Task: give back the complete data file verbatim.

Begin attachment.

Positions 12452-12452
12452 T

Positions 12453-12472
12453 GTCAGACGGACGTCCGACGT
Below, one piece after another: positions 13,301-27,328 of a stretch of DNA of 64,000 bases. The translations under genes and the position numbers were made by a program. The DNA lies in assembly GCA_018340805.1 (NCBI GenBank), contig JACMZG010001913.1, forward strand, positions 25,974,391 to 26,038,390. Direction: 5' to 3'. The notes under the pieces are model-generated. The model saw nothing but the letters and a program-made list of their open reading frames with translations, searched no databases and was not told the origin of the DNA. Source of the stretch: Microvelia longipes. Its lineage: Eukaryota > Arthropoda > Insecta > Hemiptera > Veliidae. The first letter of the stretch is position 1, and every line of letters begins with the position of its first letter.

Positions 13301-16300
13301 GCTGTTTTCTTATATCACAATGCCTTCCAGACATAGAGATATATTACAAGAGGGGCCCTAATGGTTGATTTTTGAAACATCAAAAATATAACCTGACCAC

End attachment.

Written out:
Positions 12452-12452
12452 T

Positions 12453-12472
12453 GTCAGACGGACGTCCGACGT
Below, one piece after another: positions 13,301-27,328 of a stretch of DNA of 64,000 bases. The translations under genes and the position numbers were made by a program. The DNA lies in assembly GCA_018340805.1 (NCBI GenBank), contig JACMZG010001913.1, forward strand, positions 25,974,391 to 26,038,390. Direction: 5' to 3'. The notes under the pieces are model-generated. The model saw nothing but the letters and a program-made list of their open reading frames with translations, searched no databases and was not told the origin of the DNA. Source of the stretch: Microvelia longipes. Its lineage: Eukaryota > Arthropoda > Insecta > Hemiptera > Veliidae. The first letter of the stretch is position 1, and every line of letters begins with the position of its first letter.

Positions 13301-16300
13301 GCTGTTTTCTTATATCACAATGCCTTCCAGACATAGAGATATATTACAAGAGGGGCCCTAATGGTTGATTTTTGAAACATCAAAAATATAACCTGACCAC